I need to express a protein in vitro but I don't know where to start. I will likely do a T7 transcription protocol but for translation I am not sure what to do. Are there any good kits?

  • $\begingroup$ there are in-vitro protein synthesis kits.. but you may try expressing the enzyme in bacteria and purify.. $\endgroup$
    May 24, 2013 at 6:46
  • $\begingroup$ There are kits: Google "in vitro expression" and you will find that all of the major companies do one. I have no experience with any of them. $\endgroup$
    – Alan Boyd
    May 24, 2013 at 14:18
  • $\begingroup$ Don't take me wrong, but if you don't know where to start, kits are probably the worst starting point. It is not by mixing unknown solution A with proprietary buffer B that you will understand in vitro enzyme production. Once you master and troubleshoot the technique, using kits as pipetting shortcuts is fine. $\endgroup$ May 26, 2013 at 14:20
  • $\begingroup$ @GianpaoloR what is your recommendation to use besides kits? Should I use T7 RNA polymerase to create mRNA from my gene of interest, purify the mRNA, and then use a lysate for translation? $\endgroup$
    – Kevin
    May 27, 2013 at 19:09
  • $\begingroup$ yes, rabbit reticulocyte, wheat germs or Hela extracts. There are detailed steps on Current Protocols. $\endgroup$ May 30, 2013 at 7:31

1 Answer 1


New England Biolabs, which has an excellent reputation for well-tested, well-documented, and robust products, has a line of protein expression and purification products that I'd definitely take a look at. I've used the pMAL system for expression of fusion proteins in E. coli, and the PURExpress system looks just like what you're looking for. I have a personal (but not financial) connection with them, and I can vouch for their quality and technical support.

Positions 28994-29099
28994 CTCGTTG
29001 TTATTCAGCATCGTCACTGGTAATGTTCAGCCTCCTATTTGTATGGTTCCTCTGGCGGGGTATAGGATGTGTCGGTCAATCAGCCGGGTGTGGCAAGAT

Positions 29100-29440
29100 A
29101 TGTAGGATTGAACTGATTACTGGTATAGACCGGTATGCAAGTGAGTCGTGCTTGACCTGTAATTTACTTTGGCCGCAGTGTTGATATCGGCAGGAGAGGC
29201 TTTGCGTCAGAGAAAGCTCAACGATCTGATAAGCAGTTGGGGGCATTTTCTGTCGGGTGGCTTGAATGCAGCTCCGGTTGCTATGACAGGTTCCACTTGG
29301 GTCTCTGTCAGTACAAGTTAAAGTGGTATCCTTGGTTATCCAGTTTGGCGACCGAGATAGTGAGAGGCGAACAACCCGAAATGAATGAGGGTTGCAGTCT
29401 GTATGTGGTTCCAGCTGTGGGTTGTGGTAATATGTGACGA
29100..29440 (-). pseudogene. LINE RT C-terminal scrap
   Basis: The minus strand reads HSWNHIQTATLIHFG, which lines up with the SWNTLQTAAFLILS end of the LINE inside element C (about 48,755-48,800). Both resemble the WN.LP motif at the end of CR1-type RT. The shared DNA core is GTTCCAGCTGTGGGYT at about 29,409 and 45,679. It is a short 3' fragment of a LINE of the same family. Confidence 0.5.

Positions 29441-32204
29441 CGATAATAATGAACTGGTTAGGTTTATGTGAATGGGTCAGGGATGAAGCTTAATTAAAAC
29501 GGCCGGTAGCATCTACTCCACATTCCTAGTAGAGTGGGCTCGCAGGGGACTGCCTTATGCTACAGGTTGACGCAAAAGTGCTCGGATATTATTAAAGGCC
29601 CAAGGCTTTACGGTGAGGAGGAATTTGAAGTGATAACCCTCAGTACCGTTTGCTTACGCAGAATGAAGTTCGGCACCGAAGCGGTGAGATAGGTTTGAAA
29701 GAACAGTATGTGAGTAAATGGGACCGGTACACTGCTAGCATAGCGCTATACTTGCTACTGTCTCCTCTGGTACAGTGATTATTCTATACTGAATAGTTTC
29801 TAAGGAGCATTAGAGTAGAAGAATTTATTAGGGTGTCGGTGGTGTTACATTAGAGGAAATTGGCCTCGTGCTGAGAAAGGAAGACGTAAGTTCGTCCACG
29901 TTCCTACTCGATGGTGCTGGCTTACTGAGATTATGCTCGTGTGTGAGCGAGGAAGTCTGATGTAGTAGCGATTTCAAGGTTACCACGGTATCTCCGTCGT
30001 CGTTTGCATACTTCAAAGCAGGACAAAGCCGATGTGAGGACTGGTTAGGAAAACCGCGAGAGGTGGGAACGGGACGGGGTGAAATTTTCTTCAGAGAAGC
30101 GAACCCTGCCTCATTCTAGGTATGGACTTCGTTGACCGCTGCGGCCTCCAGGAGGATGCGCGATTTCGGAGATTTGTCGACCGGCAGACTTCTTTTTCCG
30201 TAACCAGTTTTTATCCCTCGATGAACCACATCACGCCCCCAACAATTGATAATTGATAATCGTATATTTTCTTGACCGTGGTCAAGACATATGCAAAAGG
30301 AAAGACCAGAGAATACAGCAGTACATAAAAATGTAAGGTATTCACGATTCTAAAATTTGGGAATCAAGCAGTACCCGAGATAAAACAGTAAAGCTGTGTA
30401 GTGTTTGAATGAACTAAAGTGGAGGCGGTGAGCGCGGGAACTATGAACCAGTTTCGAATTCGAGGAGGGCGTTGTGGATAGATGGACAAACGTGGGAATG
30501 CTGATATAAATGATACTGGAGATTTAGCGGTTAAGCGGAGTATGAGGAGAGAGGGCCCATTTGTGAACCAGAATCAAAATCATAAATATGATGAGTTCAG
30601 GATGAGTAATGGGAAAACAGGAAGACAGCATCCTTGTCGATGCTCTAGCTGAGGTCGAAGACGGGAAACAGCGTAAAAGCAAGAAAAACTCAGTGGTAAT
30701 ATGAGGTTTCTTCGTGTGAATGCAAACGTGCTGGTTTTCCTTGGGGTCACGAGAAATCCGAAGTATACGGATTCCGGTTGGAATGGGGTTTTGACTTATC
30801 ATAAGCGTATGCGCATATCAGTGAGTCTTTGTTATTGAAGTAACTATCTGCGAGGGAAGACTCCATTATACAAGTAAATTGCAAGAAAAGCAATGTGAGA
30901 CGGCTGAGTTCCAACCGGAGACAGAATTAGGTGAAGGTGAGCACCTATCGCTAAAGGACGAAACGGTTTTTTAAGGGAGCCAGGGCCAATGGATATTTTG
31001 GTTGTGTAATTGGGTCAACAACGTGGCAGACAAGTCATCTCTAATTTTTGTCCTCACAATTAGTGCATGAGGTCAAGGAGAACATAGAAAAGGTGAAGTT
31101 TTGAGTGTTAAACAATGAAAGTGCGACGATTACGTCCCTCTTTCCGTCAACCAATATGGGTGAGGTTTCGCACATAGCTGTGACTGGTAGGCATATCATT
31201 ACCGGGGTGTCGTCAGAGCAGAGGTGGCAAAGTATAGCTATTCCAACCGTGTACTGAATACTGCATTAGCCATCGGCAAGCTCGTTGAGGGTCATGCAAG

Pierce/Thermo is generally a good place to look when dealing with protein stuff. I've had good results with lots of their stuff, but I haven't done in vitro expression in ages, so I can't remember what I used. (BTW, I have no connection with them, I just tend to like their products.)

As Alan Boyd mentioned, lots of companies like Life Technologies, Promega, Qiagen, and Sigma have in vitro expression kits. Which one you pick will ultimately be influenced by what exactly you need your protein to do, the desired scale of expression, the type of tag(s) you want to put on it, what equipment and expertise you have in your lab, and how much time and money you want to invest.


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